The Republican: A web sensation. From talking about castrating hogs as a little girl to driving a motorcycle to a shooting range, Ernst’s 30-second spots have gone viral this election year, helping the little-known state legislator rise to national prominence.
The Democrat: Not a sure thing. Braley is willingly vacating his House seat in hopes of becoming Iowa’s next senator. However, his ambitions may force him out of Washington, temporarily at least, as every major poll shows him trailing his Republican rival.
Background: Mother. Soldier. Independent leader. The aforementioned words are plastered on Ernst’s tour bus and featured in every campaign ad she releases.
Representing District 12, Ernst was first elected to the Iowa Senate in a January 2011 special election.
A Lieutenant Colonel in the Iowa Army National Guard, Ernst’s military career stretches back more than 20 years.
If elected, she will be the first woman Iowans send to Congress.
Background: Lawyer up! According to his online bio, Braley was shaped by his upbringing in a working family in rural Iowa. When he was a child, his father was severely injured in a fall at the grain elevator where he worked. Braley grew up to become a plaintiffs lawyer and is a former head of the Iowa Trial Lawyers Association.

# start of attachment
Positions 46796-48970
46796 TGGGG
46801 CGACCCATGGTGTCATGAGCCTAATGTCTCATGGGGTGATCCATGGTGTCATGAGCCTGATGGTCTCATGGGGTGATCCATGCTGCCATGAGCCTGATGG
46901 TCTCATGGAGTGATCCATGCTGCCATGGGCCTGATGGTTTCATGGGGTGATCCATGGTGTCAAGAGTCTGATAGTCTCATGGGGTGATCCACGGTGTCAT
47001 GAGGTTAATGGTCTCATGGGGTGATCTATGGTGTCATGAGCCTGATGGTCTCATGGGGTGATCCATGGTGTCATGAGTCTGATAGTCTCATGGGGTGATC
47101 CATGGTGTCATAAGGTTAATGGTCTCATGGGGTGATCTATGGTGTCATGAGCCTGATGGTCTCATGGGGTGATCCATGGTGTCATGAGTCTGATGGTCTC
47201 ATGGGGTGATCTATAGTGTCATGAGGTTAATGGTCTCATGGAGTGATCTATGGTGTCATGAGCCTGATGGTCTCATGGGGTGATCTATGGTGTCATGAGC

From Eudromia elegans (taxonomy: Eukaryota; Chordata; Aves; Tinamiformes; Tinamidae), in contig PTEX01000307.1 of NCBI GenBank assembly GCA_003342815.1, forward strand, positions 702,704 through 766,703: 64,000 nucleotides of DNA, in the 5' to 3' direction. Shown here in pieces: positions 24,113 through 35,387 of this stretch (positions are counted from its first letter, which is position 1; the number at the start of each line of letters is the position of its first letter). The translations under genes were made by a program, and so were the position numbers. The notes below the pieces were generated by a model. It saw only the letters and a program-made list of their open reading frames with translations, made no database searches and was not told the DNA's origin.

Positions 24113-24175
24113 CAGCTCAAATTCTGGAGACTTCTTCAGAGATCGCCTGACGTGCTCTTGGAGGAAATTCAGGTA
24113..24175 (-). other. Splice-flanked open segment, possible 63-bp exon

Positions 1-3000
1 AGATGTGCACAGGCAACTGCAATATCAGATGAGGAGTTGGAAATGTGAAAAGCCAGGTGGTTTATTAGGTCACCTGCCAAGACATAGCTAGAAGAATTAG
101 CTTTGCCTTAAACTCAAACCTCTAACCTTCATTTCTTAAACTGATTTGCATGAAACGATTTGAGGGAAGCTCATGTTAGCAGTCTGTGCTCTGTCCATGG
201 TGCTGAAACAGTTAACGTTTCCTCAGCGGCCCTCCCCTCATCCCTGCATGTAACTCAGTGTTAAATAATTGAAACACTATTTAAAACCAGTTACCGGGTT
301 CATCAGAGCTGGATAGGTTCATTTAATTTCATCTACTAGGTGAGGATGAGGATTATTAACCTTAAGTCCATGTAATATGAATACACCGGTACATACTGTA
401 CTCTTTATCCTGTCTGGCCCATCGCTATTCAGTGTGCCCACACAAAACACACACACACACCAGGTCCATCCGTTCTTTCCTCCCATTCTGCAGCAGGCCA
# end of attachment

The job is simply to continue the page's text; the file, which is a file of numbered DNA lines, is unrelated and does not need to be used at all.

“Motivated in part by his family’s experience dealing with his father’s accident, Bruce went to law school at the University of Iowa so he could stand up for others hit by hard times,” Braley’s bio page states.
Braley spent two decades working as a trial lawyer before being elected to the House in 2006. As a congressman, Braley has sponsored numerous bills aimed at benefiting farmers, students, veterans and seniors.
Eyebrow-raiser: Gun nut or 2nd Amendment enthusiast? In May, Ernst created a media stir with a campaign ad featuring her shooting a gun.
“(Ernst) carries more than just lipstick in her purse,” the ad narrator says right before the Senate hopeful whips out a handgun and fires at a target. "Joni Ernst will take aim at wasteful spending. And once she sets her sights on Obamacare, Joni's gonna unload."
According to an Oct. 22 article in the Huffington Post, during an NRA event in 2012, Ernst said: “I have a beautiful little Smith & Wesson, 9 millimeter, and it goes with me virtually everywhere. But I do believe in the right to carry, and I believe in the right to defend myself and my family -- whether it’s from an intruder, or whether it’s from the government, should they decide that my rights are no longer important.”
Eyebrow-raiser: More lawyers, less farmers in Congress? Earlier this year, Braley received heaps of media attention for his remark concerning Republican Sen. Chuck Grassley being a “farmer.”
In January, Braley told a group of trial lawyers at a Corpus Christi, Texas, fundraiser he needs their “help” to stop Grassley – an Iowa farmer prior to launching his extensive career in Congress – from becoming the next chair of the Senate Judiciary Committee.